Japanese cryptomerias are also wonderful accent plants. One of the most brilliant is a vibrant gold variety called Cryptomeria japonica Sekkan-sugi. This conifer would be a showpiece in your garden through all the seasons, and its branch tips would instantly make a greens’ arrangement pop.

I have a friend in Oregon who grows a variety of cryptomeria, called C.j. Cristata. He doesn’t grow these plants to sell them; he simply sells their lovely branches to the floral industry for use in winter arrangements. Cristata has fasciated branch tips that resemble a rooster’s comb. These unique branches make this variety a showstopper, both in the garden and especially in any style of arrangement. I also like C.j. Grannies Ringlets for its soft, fingerling branch tips.

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As a garden focal point, there’s a spectacular columnar yew, called Cephalotaxus Fastigiata. Its long tips are quite distinctive and are excellent for adding height to any outdoor porch pot.

Decorative porch pots and greens’ arrangements will welcome your guests to your door before you do.
Decorative porch pots and greens’ arrangements will welcome your guests to your door before you do. Erin Minter/Minter Country

These are but a few of the many garden specimens that can be harvested yearly for branches that make porch pots look extra special.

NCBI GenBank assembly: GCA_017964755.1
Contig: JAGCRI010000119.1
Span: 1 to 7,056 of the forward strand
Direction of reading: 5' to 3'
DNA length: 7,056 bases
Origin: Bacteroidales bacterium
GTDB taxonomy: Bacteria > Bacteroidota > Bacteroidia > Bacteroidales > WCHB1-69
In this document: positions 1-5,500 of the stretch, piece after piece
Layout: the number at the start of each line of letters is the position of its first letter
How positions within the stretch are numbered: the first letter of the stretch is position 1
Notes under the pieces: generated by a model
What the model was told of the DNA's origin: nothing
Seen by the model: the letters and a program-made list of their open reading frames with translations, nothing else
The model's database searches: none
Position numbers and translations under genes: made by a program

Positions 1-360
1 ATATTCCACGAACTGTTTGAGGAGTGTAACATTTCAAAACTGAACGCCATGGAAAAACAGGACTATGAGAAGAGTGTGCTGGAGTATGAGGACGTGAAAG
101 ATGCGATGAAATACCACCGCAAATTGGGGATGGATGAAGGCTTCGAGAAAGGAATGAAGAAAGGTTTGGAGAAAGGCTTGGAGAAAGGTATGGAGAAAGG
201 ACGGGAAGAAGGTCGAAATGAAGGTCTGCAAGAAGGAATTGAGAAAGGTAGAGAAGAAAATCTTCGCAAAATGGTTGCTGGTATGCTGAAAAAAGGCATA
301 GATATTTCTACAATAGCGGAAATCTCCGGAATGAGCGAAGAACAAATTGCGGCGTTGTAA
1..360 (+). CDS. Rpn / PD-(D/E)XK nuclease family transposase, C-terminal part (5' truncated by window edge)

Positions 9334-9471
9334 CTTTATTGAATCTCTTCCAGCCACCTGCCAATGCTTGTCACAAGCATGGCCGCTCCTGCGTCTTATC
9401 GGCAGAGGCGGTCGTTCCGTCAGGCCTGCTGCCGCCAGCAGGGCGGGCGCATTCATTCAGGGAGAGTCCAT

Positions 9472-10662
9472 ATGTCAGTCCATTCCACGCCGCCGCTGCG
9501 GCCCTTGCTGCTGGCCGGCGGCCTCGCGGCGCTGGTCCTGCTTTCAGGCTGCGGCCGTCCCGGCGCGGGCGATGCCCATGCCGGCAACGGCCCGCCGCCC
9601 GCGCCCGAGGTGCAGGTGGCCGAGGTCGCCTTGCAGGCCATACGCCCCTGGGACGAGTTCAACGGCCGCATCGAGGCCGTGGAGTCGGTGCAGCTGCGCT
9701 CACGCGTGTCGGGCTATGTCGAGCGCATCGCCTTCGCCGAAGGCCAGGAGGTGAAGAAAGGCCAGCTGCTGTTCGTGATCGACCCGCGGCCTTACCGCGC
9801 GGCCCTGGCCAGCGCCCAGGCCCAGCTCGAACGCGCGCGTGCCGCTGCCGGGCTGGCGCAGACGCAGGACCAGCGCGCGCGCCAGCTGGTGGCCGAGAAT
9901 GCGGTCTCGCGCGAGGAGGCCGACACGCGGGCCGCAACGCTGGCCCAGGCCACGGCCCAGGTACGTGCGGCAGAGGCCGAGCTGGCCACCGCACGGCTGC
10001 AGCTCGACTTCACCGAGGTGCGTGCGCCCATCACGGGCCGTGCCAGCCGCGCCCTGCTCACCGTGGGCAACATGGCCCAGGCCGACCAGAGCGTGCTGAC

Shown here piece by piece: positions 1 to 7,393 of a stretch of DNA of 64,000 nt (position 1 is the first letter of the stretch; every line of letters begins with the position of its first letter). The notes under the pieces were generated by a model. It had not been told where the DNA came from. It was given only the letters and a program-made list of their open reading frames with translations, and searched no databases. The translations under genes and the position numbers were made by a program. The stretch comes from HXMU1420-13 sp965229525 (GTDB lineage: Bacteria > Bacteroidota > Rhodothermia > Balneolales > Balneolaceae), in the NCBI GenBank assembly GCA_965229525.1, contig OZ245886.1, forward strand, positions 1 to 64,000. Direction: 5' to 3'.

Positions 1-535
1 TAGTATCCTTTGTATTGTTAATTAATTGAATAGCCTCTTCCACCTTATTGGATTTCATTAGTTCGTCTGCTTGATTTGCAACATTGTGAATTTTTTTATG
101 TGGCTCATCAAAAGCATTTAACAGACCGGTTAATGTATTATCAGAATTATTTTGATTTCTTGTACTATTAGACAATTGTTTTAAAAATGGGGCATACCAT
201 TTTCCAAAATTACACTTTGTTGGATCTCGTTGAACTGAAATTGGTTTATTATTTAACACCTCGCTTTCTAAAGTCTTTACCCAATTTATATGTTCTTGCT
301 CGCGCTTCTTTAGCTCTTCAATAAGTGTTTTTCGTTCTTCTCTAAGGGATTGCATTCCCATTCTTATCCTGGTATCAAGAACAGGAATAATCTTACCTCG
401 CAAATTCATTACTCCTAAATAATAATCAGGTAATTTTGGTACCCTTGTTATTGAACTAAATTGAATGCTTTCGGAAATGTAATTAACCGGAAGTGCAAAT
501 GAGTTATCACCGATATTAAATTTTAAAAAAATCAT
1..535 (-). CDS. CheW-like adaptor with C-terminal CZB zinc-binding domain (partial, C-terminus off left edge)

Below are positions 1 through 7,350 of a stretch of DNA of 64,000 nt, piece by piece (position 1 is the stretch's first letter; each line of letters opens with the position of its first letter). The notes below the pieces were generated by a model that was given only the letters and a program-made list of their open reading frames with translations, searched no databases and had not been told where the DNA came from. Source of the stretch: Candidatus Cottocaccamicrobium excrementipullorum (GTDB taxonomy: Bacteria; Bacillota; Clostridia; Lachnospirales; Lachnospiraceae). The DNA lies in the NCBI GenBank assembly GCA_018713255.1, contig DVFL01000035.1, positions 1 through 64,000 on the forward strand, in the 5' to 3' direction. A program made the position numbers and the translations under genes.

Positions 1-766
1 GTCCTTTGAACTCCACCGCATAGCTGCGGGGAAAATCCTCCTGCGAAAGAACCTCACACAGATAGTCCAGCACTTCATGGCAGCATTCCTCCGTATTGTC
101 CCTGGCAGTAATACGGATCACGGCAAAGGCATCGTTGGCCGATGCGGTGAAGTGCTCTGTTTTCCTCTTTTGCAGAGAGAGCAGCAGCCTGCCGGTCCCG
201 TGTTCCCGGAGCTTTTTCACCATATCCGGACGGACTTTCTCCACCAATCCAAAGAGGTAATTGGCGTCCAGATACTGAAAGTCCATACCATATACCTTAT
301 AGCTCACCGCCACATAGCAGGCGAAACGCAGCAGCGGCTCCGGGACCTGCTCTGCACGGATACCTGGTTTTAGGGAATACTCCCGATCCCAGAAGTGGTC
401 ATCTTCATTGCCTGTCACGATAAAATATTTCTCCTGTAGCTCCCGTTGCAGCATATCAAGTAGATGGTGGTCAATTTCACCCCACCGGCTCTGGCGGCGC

What about berries for seasonal decor? Two winter beauties really stand out. By far, the most well-known and most widely used berries are those of the deciduous holly, Ilex verticillata. Both a male and a female are needed for pollination and the production of either rich red or brilliant golden berries, and — I’m not joking — the male and female must be compatible varieties. Birds also love these vibrant berries.

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White symphoricarpos, or snowberries, are a North American native, however, the pink snowberry, Symphoricarpos Proud Berry, is a new Dutch introduction that is growing in popularity. Needing no pollinator, this variety will fruit the first year with hot pink berries that can last all winter.

Colourful and unique winter stems are another source of interesting plant material for your porch pots and seasonal décor. The very best candidates are the new varieties of shrub dogwoods, such as Proven Winners’ compact Arctic Fire Red and Arctic Fire Yellow that grow only three to five feet in height and about six feet in width. Cornus sanguinea Arctic Sun is a compact yellow and orange bicolour that will really make winter gardens and winter greens arrangements come alive.

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If you have some space in your garden and need a plant for shade or privacy, evergreen magnolias aren’t only spectacular garden specimens, but their classy-looking branches are also highly sought after for winter arrangements. Magnolia grandifloras come in many sizes and hardiness zones and are much prized.

Most cities across Canada now display outdoor planters to add some warmth and beauty to their communities. Many businesses are also creating outdoor winter arrangements to add nature to their festive décor. Bringing cut greens indoors is an ancient tradition that is now a mainstream winter and Christmas activity. Right now, most garden stores have a nice selection of attractive branches, stems and berries, but wouldn’t it be nice to simply go into your personal garden and select your own winter jewels to decorate for the festive season?